“I think sportsmanship is knowing that it is the game and we are as only good as our opponents and whether we lose or win, we should always give 100%. I pause to salute all the participating schools, coaches and teachers because it takes (a) special person to dedicate and commit to the development of our young people through sports”, she said.

“The mere fact that we are all standing here today speaks to the commitment of everyone to the development of football in our country…”, she added.

The female government minister went on: “…I must commend the sponsors, Republic Bank Grenada Limited for the sponsorship and contribution to the development of football and by-and-large the development of the young people of Grenada, Carriacou and Petite Martinique. Over the years you have not only provided lip service but
you have demonstrated good corporate and social responsibility”.

Eight weeks of football action is expected from the participating teams throughout the duration of the tournament.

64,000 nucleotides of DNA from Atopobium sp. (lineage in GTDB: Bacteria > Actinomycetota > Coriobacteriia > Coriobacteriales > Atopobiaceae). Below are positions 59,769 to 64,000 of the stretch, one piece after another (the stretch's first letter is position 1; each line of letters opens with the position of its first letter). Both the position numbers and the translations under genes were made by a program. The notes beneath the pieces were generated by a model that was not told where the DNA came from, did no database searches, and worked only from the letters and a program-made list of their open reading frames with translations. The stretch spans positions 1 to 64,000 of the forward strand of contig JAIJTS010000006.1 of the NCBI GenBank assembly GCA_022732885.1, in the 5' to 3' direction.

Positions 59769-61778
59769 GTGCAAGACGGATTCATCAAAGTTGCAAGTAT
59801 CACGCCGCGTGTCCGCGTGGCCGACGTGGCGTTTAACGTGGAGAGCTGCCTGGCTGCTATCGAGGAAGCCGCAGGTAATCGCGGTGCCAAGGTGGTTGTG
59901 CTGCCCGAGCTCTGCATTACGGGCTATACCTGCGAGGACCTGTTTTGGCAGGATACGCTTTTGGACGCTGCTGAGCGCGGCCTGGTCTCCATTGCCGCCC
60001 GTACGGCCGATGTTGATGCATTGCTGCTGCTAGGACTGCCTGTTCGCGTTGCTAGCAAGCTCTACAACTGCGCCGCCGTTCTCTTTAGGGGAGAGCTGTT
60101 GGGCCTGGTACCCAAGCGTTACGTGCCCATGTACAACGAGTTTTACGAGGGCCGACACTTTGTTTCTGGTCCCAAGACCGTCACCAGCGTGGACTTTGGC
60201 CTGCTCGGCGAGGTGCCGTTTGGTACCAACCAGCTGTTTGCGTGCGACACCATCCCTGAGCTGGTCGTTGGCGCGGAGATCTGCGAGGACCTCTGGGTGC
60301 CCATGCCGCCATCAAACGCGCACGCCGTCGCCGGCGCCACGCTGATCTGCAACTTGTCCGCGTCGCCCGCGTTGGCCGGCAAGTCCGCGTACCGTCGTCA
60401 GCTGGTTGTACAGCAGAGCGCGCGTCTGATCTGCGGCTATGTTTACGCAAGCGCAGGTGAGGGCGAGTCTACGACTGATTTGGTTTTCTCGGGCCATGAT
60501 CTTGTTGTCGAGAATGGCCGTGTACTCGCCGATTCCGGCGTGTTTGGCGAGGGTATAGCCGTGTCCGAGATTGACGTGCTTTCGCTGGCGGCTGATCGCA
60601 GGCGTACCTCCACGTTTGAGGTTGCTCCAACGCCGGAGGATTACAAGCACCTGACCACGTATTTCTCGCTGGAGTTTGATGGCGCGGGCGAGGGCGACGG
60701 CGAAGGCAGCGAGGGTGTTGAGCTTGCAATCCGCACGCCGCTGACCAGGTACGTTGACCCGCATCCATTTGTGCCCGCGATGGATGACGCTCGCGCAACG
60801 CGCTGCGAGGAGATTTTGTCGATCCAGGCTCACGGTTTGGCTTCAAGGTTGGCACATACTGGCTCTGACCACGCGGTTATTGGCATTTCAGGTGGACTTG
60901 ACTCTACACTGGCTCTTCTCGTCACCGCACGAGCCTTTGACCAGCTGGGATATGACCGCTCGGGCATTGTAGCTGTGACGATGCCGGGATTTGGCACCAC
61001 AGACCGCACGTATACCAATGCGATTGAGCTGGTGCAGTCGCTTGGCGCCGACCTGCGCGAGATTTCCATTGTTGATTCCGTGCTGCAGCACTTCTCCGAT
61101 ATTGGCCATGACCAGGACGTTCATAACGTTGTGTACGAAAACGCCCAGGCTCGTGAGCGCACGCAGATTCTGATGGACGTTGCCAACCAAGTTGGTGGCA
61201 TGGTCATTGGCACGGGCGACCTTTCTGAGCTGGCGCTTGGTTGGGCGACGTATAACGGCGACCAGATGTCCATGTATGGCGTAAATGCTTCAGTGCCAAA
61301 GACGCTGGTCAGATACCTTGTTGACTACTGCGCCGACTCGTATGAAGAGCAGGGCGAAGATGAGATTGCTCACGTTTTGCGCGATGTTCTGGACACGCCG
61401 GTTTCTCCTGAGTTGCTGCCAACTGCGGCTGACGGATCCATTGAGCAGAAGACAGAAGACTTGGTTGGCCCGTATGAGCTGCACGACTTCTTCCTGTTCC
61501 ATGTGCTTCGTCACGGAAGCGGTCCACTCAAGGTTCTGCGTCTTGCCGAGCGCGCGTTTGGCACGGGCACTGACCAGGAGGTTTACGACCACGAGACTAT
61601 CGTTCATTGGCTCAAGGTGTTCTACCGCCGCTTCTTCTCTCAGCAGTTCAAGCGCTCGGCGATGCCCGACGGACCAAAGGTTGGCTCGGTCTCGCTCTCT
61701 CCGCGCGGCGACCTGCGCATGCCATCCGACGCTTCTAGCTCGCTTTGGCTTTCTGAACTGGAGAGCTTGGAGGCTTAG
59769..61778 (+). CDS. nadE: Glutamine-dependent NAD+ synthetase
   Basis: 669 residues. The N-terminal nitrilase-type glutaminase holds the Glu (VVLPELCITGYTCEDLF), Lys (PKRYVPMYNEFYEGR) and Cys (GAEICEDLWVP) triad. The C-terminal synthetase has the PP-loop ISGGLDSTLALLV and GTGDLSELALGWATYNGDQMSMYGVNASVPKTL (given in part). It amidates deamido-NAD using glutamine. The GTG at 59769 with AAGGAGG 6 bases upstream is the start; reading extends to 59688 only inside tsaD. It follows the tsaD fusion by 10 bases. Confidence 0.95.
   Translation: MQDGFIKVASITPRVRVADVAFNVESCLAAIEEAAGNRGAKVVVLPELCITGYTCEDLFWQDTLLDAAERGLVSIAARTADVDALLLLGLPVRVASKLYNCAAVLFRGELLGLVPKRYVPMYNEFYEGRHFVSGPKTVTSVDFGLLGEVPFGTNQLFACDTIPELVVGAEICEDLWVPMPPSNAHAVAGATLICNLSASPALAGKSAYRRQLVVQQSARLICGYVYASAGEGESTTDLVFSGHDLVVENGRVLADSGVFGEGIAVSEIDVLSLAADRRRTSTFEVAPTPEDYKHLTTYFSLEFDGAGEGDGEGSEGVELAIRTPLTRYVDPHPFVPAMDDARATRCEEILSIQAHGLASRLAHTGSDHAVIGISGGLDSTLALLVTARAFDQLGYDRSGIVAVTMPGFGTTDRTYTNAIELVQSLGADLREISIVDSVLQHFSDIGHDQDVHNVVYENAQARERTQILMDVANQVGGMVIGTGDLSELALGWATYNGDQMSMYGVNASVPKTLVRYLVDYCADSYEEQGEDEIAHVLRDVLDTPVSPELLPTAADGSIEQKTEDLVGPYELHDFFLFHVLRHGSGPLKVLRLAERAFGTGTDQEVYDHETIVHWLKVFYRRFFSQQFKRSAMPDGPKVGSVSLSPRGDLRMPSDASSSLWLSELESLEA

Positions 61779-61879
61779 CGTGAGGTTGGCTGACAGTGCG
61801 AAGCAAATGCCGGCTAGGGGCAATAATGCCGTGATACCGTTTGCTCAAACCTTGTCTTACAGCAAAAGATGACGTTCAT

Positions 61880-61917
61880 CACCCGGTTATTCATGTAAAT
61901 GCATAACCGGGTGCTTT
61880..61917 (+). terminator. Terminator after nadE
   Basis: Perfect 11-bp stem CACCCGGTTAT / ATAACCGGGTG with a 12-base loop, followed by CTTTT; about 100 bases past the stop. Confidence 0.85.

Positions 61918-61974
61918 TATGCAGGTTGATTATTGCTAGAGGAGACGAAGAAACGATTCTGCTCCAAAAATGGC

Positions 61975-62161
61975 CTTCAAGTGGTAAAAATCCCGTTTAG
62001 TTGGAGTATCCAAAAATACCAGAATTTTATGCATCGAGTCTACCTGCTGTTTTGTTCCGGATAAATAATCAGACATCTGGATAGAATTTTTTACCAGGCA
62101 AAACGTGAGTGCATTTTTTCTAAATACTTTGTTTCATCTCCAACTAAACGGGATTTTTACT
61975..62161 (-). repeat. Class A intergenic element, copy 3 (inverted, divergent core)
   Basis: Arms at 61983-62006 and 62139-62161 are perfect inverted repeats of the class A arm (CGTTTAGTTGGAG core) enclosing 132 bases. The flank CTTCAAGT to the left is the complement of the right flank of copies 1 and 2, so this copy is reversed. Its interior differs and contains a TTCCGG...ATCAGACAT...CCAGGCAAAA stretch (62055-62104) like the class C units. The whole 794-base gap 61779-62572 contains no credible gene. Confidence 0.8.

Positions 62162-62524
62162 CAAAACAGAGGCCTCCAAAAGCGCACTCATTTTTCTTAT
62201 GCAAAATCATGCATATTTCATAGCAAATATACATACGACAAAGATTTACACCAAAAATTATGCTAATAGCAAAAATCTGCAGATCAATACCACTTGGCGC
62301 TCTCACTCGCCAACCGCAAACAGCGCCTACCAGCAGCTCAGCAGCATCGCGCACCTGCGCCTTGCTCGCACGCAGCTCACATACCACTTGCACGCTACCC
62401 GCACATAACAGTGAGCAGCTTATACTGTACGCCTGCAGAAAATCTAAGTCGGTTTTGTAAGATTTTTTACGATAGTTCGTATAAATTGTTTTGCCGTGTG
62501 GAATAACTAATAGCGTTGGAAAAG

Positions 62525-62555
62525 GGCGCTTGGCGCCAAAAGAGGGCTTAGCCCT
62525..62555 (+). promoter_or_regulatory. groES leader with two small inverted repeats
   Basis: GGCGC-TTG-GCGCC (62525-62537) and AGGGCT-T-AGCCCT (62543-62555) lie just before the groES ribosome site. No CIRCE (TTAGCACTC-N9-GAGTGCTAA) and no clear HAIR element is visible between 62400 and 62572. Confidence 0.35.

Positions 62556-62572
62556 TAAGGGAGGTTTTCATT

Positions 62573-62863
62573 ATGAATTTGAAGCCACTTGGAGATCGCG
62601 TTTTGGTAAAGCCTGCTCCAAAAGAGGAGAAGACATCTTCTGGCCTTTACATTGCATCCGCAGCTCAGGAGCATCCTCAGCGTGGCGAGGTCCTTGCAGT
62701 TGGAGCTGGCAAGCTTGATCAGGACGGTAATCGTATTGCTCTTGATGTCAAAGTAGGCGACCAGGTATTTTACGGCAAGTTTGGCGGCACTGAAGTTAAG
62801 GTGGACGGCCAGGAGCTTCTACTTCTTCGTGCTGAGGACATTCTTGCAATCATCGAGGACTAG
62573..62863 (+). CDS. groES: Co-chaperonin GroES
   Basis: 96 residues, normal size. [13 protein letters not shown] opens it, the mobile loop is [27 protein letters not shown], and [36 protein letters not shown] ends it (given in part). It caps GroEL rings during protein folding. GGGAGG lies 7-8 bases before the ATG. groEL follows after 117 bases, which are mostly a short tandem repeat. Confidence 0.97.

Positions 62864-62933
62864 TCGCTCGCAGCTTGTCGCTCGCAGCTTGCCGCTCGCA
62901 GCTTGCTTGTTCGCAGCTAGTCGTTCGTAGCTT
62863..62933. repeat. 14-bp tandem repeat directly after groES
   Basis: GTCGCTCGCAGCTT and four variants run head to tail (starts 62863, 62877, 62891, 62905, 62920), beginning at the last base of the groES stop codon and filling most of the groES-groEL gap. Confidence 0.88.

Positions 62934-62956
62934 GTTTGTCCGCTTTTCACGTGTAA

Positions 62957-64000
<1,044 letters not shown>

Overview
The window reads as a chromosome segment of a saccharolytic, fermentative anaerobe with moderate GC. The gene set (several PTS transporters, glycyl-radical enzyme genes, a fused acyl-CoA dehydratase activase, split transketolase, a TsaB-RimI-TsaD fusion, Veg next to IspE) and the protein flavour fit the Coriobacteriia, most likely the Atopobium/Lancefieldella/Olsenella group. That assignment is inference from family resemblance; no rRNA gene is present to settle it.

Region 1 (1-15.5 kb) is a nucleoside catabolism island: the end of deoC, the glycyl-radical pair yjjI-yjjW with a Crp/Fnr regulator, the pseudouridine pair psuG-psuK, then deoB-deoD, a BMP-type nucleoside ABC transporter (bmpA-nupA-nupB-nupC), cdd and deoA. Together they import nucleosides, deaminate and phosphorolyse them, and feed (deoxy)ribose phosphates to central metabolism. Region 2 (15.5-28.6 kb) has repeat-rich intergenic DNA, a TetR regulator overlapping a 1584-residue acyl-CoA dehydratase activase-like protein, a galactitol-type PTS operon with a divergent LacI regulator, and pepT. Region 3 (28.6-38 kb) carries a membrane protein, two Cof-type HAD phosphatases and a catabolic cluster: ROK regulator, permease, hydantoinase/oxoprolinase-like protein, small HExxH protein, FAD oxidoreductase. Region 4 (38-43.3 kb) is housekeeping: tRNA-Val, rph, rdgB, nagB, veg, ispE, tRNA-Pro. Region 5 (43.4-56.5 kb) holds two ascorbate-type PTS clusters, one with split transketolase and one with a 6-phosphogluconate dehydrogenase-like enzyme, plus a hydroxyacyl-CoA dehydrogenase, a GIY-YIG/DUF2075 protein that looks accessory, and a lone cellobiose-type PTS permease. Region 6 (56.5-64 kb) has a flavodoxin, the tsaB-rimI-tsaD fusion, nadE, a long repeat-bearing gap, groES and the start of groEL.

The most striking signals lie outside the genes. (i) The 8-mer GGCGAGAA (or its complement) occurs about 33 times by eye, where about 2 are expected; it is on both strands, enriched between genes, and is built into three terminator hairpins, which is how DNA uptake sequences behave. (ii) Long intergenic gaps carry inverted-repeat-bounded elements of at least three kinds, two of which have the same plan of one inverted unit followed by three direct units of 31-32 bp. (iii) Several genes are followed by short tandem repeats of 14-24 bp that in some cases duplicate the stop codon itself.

End of Pure Grenada Music Festival 2019

Chairman of the Pure Grenada Music Festival has announced the cancellation of the Pure Grenada Music Festival 2019.

Dieter Burkhalter – Chairman of the Pure Grenada Music Festival

Dieter Burkhalter says that they’ve enjoyed and appreciated the amazing responses from organizers, volunteers and patrons alike to PGMF 2016, 2017 & 2018 and were excited about the possibilities for PGMF 2019.

However, the Pure Grenada Music Festival has been a great financial responsibility and expense that Mr. Burkhalter has undertaken for the past three years, and although he’s been happy to do what he can to ensure the success of this event because he truly believes in it and the opportunities it could bring to the people of Grenada, he would be unable to shoulder the financial risk a fourth time.

An event like this one can only be sustainable with a collaboration between the private and public sectors.

Him and his team have been putting forward a great effort to curb these obstacles, but with just seven months left before the next scheduled festival, he must make the difficult but necessary decision to cancel next year’s event.